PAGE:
The response to this news has been pretty divisive. Some people were genuinely excited about Zatanna getting her own solo film and with an incredibly talented writer like Fennell working on the script to make that happen. Others were slightly less excited about this announcement, as they saw it as yet another example of another talented and promising filmmaker grabbing everyone’s attention with an original film that is a breakout success, only for that director’s next career move to involve the making of yet another big-budget comic-book film for Marvel or DC.
A brilliant filmmaker I’m extremely excited about is going to do major…superhero stuff. Yay? 🙄— Tomris Laffly (@TomiLaffly) March 22, 2021
So f’ing tired of this limited perspective on what counts as a step up in the career of unique cinematic talents SEND TWEET. https://t.co/cdXYtf30sE
It should be clear that I don’t intend to undermine Zhao or Fennell’s autonomy. They obviously don’t owe us anything. My frustration: this is *all* mainstream Hollywood can see as a next step. Wish these names were given blank checks to make whatever the hell THEY wanted instead.— Tomris Laffly (@TomiLaffly) March 22, 2021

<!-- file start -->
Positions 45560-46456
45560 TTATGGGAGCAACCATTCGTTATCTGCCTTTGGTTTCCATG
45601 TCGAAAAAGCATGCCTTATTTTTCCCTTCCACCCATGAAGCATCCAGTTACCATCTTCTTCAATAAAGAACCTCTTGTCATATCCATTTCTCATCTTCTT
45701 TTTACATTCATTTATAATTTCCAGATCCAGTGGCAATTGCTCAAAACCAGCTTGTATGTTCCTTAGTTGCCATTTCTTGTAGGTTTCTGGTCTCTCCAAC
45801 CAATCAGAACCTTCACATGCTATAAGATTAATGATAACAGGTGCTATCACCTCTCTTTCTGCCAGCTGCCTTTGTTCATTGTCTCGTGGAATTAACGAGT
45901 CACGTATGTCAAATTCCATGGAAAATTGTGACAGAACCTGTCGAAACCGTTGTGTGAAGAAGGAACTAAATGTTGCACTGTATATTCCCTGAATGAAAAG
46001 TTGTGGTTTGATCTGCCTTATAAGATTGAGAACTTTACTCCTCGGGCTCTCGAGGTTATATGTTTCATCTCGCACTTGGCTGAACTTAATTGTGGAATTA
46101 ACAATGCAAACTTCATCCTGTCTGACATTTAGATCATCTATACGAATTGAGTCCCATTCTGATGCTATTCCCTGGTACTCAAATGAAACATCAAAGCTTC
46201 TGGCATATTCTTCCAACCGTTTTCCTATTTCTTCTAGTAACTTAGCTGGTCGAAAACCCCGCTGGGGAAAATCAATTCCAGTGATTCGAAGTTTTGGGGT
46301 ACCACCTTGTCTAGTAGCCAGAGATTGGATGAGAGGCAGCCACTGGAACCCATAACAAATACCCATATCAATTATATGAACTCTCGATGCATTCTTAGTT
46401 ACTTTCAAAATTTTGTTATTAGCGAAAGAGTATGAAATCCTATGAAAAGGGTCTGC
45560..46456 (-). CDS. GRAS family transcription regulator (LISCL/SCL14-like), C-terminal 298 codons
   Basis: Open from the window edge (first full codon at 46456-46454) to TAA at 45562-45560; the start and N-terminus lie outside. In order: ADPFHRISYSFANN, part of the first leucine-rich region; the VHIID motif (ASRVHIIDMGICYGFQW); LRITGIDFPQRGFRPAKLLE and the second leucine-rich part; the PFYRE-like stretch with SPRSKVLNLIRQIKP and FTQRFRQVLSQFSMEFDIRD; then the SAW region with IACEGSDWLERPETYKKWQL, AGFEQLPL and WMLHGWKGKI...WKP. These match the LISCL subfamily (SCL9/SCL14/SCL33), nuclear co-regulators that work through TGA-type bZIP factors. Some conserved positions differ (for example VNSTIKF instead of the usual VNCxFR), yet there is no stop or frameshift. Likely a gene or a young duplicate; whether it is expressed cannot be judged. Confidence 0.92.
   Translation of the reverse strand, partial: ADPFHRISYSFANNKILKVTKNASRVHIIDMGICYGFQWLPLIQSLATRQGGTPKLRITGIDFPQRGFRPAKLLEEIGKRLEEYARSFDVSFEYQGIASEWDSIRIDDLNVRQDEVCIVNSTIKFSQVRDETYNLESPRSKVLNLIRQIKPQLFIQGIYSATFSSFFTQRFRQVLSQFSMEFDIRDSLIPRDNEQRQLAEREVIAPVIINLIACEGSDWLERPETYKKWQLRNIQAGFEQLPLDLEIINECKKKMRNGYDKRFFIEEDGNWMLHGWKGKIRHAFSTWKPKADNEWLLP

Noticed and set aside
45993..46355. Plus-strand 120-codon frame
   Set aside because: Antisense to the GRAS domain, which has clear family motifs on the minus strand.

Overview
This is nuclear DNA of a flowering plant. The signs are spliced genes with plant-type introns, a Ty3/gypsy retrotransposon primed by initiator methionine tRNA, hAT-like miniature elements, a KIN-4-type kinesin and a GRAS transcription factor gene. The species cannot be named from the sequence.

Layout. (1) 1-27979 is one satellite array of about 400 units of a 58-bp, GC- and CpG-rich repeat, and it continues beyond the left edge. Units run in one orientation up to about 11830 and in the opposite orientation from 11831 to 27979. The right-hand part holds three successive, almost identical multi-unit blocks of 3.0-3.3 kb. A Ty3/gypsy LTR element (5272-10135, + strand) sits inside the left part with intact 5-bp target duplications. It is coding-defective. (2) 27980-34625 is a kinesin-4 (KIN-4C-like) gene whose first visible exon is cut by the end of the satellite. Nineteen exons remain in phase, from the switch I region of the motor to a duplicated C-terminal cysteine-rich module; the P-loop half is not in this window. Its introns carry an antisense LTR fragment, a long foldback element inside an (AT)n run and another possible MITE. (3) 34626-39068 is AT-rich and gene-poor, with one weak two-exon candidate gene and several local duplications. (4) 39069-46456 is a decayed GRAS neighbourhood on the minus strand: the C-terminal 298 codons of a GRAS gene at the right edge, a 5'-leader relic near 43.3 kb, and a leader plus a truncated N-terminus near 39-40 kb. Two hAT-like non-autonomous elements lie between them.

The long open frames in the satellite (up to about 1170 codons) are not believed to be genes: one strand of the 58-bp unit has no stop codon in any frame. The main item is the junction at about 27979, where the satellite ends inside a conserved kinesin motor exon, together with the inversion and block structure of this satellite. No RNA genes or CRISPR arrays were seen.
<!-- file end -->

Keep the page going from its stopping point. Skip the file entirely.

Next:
These weren’t the only tweets to express such a sentiment about directors such as Emerald Fennell and Chloe Zhao getting recruited by Marvel/Disney and Warner Bros./DC to make films for them, and there were others who shot back at that sentiment, by pointing out that they aren’t the first directors to take the “One for me, then one for the studio” approach when it comes to what films they do next and that they won’t be the last. (The biggest and most recent example being Christopher Nolan, who started his career with smaller films like Following, Memento, and Insomnia, and still did The Prestige and Inception in between his work on The Dark Knight trilogy.) There is no shame in directors taking work that will pay incredibly well, while also bringing them greater attention that could work to their advantage and give them more bargaining power when deciding on their next project.